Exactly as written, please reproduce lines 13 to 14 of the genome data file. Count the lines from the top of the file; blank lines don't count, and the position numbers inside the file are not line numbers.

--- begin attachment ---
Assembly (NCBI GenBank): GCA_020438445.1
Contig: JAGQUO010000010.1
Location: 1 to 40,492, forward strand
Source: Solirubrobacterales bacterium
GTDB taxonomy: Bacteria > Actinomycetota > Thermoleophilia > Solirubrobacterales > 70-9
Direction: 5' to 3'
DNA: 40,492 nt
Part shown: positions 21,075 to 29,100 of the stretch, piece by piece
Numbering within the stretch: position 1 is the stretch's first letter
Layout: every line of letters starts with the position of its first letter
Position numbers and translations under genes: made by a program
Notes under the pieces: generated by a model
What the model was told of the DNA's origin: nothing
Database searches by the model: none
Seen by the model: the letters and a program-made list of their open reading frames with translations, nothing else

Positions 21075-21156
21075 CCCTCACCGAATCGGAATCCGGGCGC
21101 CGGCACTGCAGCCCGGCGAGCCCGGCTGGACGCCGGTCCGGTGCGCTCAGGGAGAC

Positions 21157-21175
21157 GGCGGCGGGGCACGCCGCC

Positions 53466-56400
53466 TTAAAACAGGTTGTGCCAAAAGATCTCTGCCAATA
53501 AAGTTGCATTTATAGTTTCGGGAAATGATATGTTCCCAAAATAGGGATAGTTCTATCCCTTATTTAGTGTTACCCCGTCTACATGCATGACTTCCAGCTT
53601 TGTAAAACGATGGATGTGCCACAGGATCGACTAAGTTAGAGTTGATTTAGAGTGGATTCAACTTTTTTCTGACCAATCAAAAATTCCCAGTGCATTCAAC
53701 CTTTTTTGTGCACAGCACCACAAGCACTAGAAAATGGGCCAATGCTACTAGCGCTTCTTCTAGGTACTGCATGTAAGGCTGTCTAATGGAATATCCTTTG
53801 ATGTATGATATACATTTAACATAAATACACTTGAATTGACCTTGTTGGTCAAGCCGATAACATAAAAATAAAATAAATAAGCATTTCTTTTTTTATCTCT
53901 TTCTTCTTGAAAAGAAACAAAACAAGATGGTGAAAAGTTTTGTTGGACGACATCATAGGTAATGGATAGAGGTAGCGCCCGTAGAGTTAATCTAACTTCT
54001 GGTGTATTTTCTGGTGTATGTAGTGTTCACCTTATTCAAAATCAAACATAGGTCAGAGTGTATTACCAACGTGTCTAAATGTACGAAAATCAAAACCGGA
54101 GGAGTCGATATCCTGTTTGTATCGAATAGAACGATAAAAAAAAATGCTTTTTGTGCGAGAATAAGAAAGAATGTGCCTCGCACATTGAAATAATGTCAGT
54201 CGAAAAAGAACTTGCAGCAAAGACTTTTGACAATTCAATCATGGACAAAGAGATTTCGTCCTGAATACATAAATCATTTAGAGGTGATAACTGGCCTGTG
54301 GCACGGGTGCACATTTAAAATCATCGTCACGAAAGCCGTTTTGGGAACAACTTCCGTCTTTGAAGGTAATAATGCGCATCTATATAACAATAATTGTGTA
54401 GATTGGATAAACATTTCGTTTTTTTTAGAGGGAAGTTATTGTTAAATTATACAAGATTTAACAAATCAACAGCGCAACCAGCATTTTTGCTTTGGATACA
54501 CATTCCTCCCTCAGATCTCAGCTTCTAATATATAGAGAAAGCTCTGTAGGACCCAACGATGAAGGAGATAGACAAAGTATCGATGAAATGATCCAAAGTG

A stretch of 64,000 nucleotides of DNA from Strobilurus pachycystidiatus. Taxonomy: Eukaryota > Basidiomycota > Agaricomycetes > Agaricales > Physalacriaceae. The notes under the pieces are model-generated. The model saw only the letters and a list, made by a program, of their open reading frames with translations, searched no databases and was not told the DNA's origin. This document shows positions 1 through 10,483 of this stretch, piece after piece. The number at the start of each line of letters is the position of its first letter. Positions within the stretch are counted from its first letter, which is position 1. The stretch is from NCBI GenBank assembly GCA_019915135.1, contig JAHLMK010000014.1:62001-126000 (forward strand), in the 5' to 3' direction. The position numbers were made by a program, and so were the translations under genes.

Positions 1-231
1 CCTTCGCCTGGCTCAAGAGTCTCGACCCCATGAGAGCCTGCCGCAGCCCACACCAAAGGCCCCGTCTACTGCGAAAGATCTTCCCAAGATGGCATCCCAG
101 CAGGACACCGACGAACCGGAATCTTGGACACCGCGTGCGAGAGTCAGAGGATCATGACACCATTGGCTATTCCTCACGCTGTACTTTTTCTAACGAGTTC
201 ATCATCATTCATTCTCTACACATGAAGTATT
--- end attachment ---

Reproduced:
What the model was told of the DNA's origin: nothing
Database searches by the model: none